Course Hero. "Bowling Alone: The Collapse and Revival of American Community Study Guide." Course Hero. 6 Feb. 2018. Web. 20 May 2018. <https://www.coursehero.com/lit/Bowling-Alone-The-Collapse-and-Revival-of-American-Community/>.
Course Hero. (2018, February 6). Bowling Alone: The Collapse and Revival of American Community Study Guide. In Course Hero. Retrieved May 20, 2018, from https://www.coursehero.com/lit/Bowling-Alone-The-Collapse-and-Revival-of-American-Community/
(Course Hero, 2018)
Course Hero. "Bowling Alone: The Collapse and Revival of American Community Study Guide." February 6, 2018. Accessed May 20, 2018. https://www.coursehero.com/lit/Bowling-Alone-The-Collapse-and-Revival-of-American-Community/.
Course Hero, "Bowling Alone: The Collapse and Revival of American Community Study Guide," February 6, 2018, accessed May 20, 2018, https://www.coursehero.com/lit/Bowling-Alone-The-Collapse-and-Revival-of-American-Community/.
Health and well-being, says Putnam, are strongly tied to social connectedness. In fact, he says, suicide is "a sociologically predictable consequence of the degree to which one is integrated into society." In other words social capital helps protect people from illness, depression, and suicide.
Putnam goes on to describe studies that have established "social connectedness is one of the most powerful determinants of our well-being." According to these studies, says Putnam, social capital can help prevent everything from coughs and colds to heart disease, cancer, and premature death. Social capital may also, he says, help stimulate our immune systems. He presents evidence that suggests people who move from an area of high social capital to an area of low social capital experience a decline in health.If we are becoming less socially connected, says Putnam, we could be heading into a serious health challenge. Fortunately, though, it takes very little social connection to improve health outcomes. In fact, he says, "If you belong to no groups but decide to join one, you cut your risk of dying over the next year in half." This simple change can be more important to health than quitting smoking, exercising, or losing weight.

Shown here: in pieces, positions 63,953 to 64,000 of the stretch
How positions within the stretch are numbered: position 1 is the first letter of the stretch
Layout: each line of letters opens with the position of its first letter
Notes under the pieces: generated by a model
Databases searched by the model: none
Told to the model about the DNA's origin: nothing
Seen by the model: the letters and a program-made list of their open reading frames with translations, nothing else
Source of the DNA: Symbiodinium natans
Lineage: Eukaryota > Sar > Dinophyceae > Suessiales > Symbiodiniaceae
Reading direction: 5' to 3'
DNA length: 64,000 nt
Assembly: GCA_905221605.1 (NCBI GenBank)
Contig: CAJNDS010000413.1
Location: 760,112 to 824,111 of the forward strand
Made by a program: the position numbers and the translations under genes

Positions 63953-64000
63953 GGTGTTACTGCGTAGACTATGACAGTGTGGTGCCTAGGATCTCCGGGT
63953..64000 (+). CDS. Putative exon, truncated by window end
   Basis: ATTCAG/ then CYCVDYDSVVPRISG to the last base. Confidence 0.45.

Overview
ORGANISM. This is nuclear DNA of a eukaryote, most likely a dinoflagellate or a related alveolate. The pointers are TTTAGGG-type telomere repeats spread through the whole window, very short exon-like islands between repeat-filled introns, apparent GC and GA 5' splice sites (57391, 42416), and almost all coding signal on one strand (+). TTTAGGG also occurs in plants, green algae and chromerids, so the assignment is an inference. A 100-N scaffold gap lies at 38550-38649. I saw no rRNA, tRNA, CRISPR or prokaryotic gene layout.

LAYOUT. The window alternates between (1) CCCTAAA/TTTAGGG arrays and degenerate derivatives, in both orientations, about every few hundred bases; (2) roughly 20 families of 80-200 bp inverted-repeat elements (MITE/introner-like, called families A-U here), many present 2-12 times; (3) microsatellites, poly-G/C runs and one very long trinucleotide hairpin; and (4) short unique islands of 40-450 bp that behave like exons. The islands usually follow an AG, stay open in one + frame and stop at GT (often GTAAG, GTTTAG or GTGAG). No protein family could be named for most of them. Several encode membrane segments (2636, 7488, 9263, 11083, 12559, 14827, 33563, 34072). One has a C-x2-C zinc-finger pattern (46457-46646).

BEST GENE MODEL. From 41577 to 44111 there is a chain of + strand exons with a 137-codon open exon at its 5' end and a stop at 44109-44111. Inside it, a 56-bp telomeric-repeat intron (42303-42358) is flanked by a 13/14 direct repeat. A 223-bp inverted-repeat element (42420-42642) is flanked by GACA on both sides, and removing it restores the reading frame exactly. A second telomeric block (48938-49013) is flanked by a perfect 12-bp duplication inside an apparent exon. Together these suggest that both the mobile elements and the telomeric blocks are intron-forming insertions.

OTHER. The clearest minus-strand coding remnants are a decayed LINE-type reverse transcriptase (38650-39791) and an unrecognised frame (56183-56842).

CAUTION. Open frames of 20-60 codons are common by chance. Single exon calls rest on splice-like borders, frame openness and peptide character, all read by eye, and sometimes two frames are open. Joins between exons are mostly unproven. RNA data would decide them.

This chapter suggests lack of social connections can lead to a huge range of physical and psychological challenges. Some of these challenges are so significant they can lead to premature death. Perhaps the most important insight in this chapter, however, is even minimal social connection through a social organization or group can have a profound positive impact. In fact, he notes, increased social engagement requires surprisingly little effort. The biggest "happiness returns" from social engagement in clubs and groups "appear to come between 'never' and 'once a month.'" It is possible to overdo social involvement: too much involvement can actually lead to a decrease in happiness.
Putnam proves his point with the use of multiple charts and statistical analyses, all of which show the same general results. The charts are captioned with statements such as "Health is Better in High-Social-Capital States," "Mortality Is Lower in High-Social-Capital States," and "Americans Don't Feel as Healthy as We Used To." He then makes a link between health, mortality, and happiness, suggesting that lack of social capital can lead to depression.
If lack of social capital (or loneliness) can lead to poor health and depression, can more social capital lead to happiness (and health)? The answer seems to be yes. In fact, says Putnam, "Regular club attendance, volunteering, entertaining, or church attendance is the happiness equivalent of getting a college degree or more than doubling your income."
In short, while constant socializing may not be an ideal, says Putnam, "the Beatles got it right: we all 'get by with a little help from our friends.'" This perspective is the most important theme of the book, and with this chapter Putnam sets up a strong case for taking action toward improving Americans' social capital for the 21st century.